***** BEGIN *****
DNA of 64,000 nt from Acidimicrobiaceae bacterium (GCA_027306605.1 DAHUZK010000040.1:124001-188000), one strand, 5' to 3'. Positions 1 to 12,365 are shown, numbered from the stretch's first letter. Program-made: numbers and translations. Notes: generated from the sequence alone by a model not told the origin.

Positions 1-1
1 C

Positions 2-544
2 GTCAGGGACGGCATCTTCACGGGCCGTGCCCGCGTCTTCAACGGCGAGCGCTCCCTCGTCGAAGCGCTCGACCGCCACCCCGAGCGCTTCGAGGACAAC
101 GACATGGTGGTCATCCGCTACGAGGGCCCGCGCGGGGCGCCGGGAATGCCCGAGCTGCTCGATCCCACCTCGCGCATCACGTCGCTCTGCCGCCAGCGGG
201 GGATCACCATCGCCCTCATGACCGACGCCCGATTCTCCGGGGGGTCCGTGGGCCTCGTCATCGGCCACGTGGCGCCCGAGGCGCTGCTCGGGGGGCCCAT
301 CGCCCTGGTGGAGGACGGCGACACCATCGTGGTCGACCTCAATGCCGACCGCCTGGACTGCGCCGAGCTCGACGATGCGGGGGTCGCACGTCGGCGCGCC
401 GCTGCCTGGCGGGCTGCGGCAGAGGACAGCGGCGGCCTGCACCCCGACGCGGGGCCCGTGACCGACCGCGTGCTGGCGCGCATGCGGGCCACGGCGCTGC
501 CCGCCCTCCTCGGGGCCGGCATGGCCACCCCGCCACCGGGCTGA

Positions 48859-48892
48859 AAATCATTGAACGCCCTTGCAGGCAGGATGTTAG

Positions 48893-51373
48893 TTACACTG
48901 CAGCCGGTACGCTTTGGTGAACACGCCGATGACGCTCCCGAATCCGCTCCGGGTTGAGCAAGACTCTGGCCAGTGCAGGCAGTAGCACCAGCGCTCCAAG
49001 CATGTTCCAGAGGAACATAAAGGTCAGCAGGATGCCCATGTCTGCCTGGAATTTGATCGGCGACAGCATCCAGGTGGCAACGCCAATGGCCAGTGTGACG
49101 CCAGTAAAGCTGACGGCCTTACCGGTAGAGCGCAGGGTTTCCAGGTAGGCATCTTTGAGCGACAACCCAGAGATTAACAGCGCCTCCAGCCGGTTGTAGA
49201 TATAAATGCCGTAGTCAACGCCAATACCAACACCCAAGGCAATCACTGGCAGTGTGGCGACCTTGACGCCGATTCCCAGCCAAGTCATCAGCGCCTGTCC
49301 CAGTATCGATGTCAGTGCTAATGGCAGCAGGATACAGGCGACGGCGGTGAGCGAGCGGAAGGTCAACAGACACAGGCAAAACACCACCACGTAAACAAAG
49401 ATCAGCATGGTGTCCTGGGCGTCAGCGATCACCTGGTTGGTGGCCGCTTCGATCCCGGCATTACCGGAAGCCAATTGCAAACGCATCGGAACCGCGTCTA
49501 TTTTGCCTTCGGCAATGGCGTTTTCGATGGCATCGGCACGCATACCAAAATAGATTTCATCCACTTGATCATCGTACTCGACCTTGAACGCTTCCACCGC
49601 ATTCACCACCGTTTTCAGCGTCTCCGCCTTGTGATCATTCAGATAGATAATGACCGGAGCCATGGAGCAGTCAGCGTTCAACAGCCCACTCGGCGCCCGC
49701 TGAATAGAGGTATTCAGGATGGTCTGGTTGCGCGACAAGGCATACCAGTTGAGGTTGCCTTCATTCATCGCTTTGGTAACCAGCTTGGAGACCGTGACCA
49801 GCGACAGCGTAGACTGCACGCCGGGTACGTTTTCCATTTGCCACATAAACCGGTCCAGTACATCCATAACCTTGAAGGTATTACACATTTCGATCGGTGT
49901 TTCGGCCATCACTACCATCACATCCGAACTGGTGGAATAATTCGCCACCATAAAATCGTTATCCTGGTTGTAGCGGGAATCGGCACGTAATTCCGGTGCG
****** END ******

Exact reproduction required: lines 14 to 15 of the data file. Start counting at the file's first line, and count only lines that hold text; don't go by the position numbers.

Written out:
48893 TTACACTG
48901 CAGCCGGTACGCTTTGGTGAACACGCCGATGACGCTCCCGAATCCGCTCCGGGTTGAGCAAGACTCTGGCCAGTGCAGGCAGTAGCACCAGCGCTCCAAG